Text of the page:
Out of gauge cargo shipping often presents you with a choice. Is it better to transport the oversize load in a specialized ocean container? Or should you use roll-on, roll-off (RO-RO) service?
Here are some questions to consider as you choose the most efficient and cost-effective way to ship out of gauge cargo.
What are your time constraints?
RO-RO service isn’t available at every port. And where it is available, you might not get a sailing when you need it. Most container vessels have weekly sailings, but a RO-RO vessel might sail weekly, or every other week, or even “on inducement” – only when there’s enough cargo to justify a call on that port. If the RO-RO options don’t line up the way you need them to, container service might be the best choice.
How much do you want to pay?
Whether you ship out of gauge cargo from Port A to Port B on a container ship or a RO-RO ship, the ocean rate will probably be about the same. But since container lines serve more ports and offer more sailings, they offer more chances to explore the options for a better price.
Also, if there’s no RO-RO service near your final destination, that could increase the total transportation cost. Imagine, for example, that you’re shipping an excavator from the US to Poland, but RO-RO carriers are presently not offering service to any of the Polish ports. You could put the cargo on a RO-RO ship to Germany and then truck it to the consignee. But that would add a significant trucking fee. If the excavator fits on a flat rack, it’s probably more economical to use container service to a Polish port.
Handling charges at the port might also tip the decision one way or another. Every marine terminal charges a fee to load cargo on or off a vessel, and it’s generally higher for oversize loads. A container port charges a flat fee to lift a container. At a RO-RO port, the handling charge depends on the load. If employees can drive or tow the cargo on or off the vessel, the cost is minimal. If the load is static, the charge depends on the equipment you need to move it. You’ll pay a flat fee to use a forklift. But if the load is so big it requires a crane, you’ll pay by the hour, most likely with a two-hour minimum – even if the job takes only 30 minutes.
What does the cargo weigh?
A flat rack container is sturdy, but there’s a limit to how much weight it can take. If your cargo exceeds that weight, then RO-RO is your only option. You might also have problems on a container ship if the cargo is dense. Even if the total weight falls within the container’s capacity, if there’s too much weight per square foot or square inch, the ocean carrier might refuse the load. Or the carrier might tell you to put runners on the container floor to spread out the weight. That solves the density problem, but if the runners elevate the load too much, that extra height might drive up the ocean rate.
What are the dimensions?
Some wheeled vehicles are so wide, it’s impossible to secure them safely to a flat rack container. And if the cargo is both extremely long and extremely wide, it might block access to the four points where a gantry crane must connect when it lifts the container onto the vessel. If either of those cases holds for your load, RO-RO is the only choice.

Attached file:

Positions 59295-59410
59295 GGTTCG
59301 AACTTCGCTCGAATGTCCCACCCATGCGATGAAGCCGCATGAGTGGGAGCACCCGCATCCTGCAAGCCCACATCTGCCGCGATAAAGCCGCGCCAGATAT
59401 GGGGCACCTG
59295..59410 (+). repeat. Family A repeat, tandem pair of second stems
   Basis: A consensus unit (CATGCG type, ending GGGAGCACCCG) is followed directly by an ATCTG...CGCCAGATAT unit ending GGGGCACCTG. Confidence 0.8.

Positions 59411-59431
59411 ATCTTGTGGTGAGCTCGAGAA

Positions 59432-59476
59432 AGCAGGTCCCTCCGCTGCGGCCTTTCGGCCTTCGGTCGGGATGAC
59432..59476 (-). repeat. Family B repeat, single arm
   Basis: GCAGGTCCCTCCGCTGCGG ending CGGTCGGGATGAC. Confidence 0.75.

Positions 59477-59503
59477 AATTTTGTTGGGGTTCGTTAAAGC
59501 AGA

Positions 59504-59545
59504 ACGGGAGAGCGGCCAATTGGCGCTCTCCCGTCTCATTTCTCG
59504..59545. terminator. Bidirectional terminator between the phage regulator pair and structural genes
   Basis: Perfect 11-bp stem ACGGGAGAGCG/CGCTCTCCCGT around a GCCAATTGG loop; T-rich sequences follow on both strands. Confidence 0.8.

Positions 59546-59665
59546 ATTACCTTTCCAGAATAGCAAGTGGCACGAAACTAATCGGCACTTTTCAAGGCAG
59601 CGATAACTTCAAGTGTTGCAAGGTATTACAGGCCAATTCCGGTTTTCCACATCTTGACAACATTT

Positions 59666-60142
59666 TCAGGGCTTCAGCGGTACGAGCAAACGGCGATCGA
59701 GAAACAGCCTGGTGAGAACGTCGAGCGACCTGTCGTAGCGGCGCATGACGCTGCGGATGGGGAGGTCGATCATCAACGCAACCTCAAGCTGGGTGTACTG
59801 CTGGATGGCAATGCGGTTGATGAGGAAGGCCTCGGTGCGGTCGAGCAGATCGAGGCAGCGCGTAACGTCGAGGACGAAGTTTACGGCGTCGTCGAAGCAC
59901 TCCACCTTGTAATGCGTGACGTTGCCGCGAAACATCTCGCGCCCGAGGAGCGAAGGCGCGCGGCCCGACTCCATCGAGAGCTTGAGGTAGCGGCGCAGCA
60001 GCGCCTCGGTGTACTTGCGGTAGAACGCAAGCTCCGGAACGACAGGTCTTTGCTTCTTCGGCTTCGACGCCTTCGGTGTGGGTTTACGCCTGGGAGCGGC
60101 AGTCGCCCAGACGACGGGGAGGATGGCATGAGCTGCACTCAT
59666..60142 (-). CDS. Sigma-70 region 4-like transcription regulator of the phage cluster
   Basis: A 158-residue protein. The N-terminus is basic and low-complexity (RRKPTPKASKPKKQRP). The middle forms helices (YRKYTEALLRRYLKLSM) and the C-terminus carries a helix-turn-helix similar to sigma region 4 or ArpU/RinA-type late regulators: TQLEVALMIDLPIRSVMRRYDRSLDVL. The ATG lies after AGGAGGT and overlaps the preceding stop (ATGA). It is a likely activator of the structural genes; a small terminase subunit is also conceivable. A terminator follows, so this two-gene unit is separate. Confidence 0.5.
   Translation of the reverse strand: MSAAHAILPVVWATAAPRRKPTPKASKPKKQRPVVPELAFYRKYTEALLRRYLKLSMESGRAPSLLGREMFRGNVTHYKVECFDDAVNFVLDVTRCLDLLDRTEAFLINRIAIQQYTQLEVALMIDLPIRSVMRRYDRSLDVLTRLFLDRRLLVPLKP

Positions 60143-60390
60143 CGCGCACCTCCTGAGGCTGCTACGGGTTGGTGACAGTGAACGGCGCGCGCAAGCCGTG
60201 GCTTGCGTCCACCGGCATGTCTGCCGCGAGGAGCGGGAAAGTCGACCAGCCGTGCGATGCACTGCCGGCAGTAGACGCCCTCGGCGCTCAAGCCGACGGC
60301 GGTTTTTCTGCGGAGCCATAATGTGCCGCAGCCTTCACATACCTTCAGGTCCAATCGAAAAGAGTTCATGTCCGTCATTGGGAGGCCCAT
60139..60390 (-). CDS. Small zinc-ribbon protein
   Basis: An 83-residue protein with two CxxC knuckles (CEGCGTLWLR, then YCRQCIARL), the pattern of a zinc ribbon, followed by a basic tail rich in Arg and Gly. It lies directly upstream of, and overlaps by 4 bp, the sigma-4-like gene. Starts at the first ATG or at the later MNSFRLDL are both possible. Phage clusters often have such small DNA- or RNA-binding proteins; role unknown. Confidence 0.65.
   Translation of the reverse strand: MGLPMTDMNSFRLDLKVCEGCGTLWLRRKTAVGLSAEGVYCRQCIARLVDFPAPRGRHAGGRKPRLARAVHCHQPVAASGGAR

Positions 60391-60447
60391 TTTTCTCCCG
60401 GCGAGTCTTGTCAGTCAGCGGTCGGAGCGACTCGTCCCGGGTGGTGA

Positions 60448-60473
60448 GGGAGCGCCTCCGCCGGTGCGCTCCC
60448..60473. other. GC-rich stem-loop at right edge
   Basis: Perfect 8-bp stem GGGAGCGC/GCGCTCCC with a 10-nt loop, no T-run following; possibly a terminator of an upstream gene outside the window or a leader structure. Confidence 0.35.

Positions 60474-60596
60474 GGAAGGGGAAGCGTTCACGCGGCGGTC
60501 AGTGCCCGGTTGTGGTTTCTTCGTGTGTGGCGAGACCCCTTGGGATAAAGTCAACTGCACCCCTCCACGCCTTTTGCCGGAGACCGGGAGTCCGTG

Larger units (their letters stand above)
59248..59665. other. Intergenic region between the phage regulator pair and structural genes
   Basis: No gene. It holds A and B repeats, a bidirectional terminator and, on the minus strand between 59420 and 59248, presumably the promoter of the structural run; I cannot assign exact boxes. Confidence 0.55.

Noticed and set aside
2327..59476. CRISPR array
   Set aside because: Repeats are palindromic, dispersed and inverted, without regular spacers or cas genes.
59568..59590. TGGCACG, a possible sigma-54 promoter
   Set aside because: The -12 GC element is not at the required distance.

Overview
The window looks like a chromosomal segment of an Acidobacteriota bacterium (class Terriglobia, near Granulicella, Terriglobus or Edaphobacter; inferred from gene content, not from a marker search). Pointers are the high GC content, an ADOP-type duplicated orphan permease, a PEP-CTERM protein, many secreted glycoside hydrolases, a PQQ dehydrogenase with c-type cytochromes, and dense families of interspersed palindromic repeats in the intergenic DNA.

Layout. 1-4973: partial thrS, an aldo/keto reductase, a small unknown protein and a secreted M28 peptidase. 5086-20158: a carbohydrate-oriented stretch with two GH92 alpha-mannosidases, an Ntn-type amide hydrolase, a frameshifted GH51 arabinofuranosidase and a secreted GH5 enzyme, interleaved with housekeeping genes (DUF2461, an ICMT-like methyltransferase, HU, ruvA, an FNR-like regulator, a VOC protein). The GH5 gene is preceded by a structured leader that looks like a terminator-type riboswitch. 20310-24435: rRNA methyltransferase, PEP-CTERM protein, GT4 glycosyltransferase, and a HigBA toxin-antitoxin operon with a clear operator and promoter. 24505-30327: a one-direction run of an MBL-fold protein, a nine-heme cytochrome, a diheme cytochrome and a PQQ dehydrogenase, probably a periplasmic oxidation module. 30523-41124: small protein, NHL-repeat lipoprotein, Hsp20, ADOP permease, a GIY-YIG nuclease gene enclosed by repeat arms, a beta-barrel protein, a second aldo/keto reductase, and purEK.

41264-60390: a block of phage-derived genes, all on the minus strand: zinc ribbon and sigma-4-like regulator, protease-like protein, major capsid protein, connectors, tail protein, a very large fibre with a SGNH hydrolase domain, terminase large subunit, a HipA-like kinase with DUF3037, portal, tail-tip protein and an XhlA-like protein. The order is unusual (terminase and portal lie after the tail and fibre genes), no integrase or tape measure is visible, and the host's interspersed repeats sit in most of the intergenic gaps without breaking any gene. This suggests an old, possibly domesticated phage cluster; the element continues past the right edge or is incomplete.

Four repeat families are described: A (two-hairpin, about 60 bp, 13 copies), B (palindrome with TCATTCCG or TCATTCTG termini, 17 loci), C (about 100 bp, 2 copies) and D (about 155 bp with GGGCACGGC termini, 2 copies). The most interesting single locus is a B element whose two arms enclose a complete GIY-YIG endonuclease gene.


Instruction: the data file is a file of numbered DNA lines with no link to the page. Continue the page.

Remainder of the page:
Can the load be driven or towed onto the vessel?
If you’re shipping a large machine with wheels or tracks, then hauling it to a RO-RO port and rolling it onto the vessel could be the simplest and least expensive option. To use a container ship, you’ll first need to truck the cargo to a warehouse for transloading onto a flat rack, and then truck that container to the port. There, the container will have to pass inspection to make sure it meets standards set by the National Cargo Bureau (NCB) for blocking and bracing. The extra processing and the inspection add time and expense.
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How well can you protect the cargo from the elements?
On a RO-RO vessel, cargo travels under deck, so it’s protected from rain, snow and other hazards. When you use a container ship, you can ask to have your cargo stowed under deck. The steamship line might agree – but that doesn’t guarantee that your flat rack won’t end up on the top of the vessel. No matter what the line says, you should protect the load with shrink wrap, tarping or another material.
One more alternative for out of gauge cargo shipping
Sometimes it’s clear you should use container service for a particular load. Sometimes you need to use RO-RO. But often, there’s no easy rule of thumb to lead you to the right solution. Instead, you have to weigh multiple pros and cons.
And sometimes there’s an even better solution – control your container shipping costs by turning the out of gauge cargo into a standard-size load. If you can dismantle and reconfigure the load, it might fit into a closed container, gaining you a lower ocean rate. And don’t forget that no matter what steamship line may tell you, you can load as much as 55,000 lbs. into that container if you use heavy goods shipping specialists for transportation to and from port. Of course, if you do dismantle the cargo, you’ll need someone at the receiving end who knows how to put it back together.
A freight forwarder that specializes in out of gauge cargo shipping can help you consider every angle to find a solution that achieves your goals. To start that conversation, get in touch with I.C.E. Transport.